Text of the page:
Tales of New Camelot
RATIONALE: This Realm doesn’t know what it wants to be. Scene● covers a 5′ × 5′ area, roughly the space you’re standing in. How is that any different from not possessing the Scene Realm at all? Even Scene●●●●● only covers 50,000 sq. ft., roughly an acre or the size of a modest supermarket. Hardly a ‘kingdom’. But the whole idea of limiting Scene by fixed areas, marked out in feet and inches, feels very un-mystical and banal.
These rules instead define Scene with reference to the concepts of ownership and privacy. It is relatively easy to cast area effect cantrips in spaces that are clearly ‘yours’ but harder to cover large areas of public space. Areas that ‘belong’ to others are particularly difficulty to affect magically, but nobles can use Scene to cast spells over their entire territory.
|●||Seat||What you have clear right to call yours|
|●●||Court||Where you belong but share with others|
|●●●||Castle||What you share with others|
|●●●●||Domain||What you can contest with others|
|●●●●●||Frontier||Beyond the boundaries of your world|
The key concepts for resolving Scene are rulership, contested space and restricted space:
- Rulership describes an area you own legitimately, either because you have a title to it or you have paid for it (such as a hotel room). It’s easier to affect areas you rule alone (such as your own house).
- Shared Space is an area where different rulers claim authority. Public spaces are automatically like this (because everyone has a right to be there).
- Restricted space is an area where another ruler claims authority, making it difficult to enforce your will. Sometimes a private space might exist within a public space or a ruler’s domain, effectively shutting the ruler out and limiting their power
Seat: The area that you rule alone. If you have a Freehold, then the entire Holding is your Seat. If you own a house, then the house is your Seat, and if you rent a hotel room then the room is your Seat. A cab becomes your Seat when you hire it as does a table at a restaurant when you book it. In a shared space or restricted space your Seat may amount, literally, to where you sit or stand and what you can physically touch.
COMMENTARY: This functions like the old Scene● for ordinary people, but its powers are greatly enhanced if you have your own home (Freehold, Mansion, etc) or have taken the time to prepare by renting a room or using Gremayre to claim an area mystically. In these cases, your cantrips can effect anyone in your home, whether you can see them or not.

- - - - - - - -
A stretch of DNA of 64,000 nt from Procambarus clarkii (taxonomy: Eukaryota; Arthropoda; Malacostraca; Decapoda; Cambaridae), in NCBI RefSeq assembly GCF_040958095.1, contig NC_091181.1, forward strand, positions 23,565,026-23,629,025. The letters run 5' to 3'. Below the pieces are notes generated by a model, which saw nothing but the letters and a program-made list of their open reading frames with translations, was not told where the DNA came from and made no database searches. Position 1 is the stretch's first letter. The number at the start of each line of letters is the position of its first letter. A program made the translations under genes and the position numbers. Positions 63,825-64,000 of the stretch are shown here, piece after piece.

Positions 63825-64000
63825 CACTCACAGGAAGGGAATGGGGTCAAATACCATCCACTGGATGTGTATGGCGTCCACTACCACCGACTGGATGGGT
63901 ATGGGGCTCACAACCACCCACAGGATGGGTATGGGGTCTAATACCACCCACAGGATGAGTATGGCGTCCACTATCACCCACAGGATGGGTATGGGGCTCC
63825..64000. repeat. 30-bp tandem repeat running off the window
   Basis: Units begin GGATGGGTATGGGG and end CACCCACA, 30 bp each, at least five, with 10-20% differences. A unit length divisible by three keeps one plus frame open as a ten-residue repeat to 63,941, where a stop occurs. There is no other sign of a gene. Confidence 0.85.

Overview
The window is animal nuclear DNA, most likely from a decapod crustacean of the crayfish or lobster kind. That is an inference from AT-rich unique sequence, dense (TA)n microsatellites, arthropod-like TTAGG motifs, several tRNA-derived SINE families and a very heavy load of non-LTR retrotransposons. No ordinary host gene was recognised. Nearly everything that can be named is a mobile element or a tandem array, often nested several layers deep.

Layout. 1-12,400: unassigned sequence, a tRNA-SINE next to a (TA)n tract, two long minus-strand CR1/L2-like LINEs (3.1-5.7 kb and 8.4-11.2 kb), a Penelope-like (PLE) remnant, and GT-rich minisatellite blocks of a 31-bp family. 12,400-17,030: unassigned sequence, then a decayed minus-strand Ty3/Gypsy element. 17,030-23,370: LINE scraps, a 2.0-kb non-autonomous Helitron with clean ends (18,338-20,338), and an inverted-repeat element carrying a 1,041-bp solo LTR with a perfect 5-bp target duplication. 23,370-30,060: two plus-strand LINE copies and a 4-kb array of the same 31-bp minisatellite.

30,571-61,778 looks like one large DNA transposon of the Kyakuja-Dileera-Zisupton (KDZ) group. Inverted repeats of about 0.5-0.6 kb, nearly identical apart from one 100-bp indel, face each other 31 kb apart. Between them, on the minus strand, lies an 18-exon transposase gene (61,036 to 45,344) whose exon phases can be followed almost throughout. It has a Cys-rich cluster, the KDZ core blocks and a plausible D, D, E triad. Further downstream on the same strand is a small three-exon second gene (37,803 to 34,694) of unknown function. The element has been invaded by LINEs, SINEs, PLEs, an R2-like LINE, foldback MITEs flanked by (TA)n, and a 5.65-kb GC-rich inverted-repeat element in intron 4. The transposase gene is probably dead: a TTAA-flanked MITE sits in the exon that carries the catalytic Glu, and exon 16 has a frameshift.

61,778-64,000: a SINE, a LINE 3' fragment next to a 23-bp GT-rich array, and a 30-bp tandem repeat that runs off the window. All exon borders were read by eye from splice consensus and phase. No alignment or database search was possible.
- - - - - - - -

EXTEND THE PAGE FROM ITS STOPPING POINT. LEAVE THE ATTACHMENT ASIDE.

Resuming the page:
Court: An area that you rule but only conditionally. A shared freehold, college dorm or railway carriage would be your Court. Any area giving access to your Seat is a Court, such as the street outside your home, a bar in which you have a table or a road on which you drive your car. In a public shared space, your Court amounts to anywhere you can reach by taking no more than a couple of steps (say, a 10 ft radius). A noble can declare any building or open space within his territory to be his Court by rolling Appearance+Etiquette (difficulty 7, may be resisted).
COMMENTARY: For ordinary characters this is slightly more effective than the old Scene●● (covering 314 sq ft rather than 200 sq ft) but for homeowners it’s very versatile indeed, allowing you to fire cantrips at people (just) outside your Seat. It also allows characters to use cantrips over a large area if they are one of the rightful inhabitants (thus effecting anyone on your bus, in the same bar, in your frat house or on the same seating stand as you at a venue). With Scene●● the changeling could enter stand in the street and affect everyone within about 10’ but would not be able to affect things any further than range of touch in a restricted space (like someone else’s home).
Castle: An area that isn’t ruled by you or by anyone else. In open spaces your Castle is anywhere in sight. In public buildings it includes all the public rooms and corridors in the building whether they are in sight or not. Similarly, in a built up or overgrown area your Castle includes all the pathways, open spaces and thoroughfares in the neighbourhood (an area up to the size of about an acre or a city block). For a noble, the Castle includes all non-private spaces in his territory, however big that happens to be. In a restricted space (like someone else’s home where you are not welcome) your Castle extends to a 10 ft radius.